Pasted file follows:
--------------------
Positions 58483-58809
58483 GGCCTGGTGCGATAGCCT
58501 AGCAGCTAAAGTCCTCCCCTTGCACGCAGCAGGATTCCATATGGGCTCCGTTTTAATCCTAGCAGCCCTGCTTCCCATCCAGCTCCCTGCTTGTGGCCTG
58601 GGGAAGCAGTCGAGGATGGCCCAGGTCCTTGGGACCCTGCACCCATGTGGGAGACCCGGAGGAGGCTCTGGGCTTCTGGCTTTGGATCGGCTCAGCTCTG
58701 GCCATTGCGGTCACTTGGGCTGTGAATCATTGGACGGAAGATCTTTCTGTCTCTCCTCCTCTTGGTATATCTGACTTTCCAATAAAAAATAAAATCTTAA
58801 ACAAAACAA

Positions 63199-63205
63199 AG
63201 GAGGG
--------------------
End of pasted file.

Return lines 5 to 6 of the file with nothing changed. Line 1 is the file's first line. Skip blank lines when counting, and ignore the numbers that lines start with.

58701 GCCATTGCGGTCACTTGGGCTGTGAATCATTGGACGGAAGATCTTTCTGTCTCTCCTCCTCTTGGTATATCTGACTTTCCAATAAAAAATAAAATCTTAA
58801 ACAAAACAA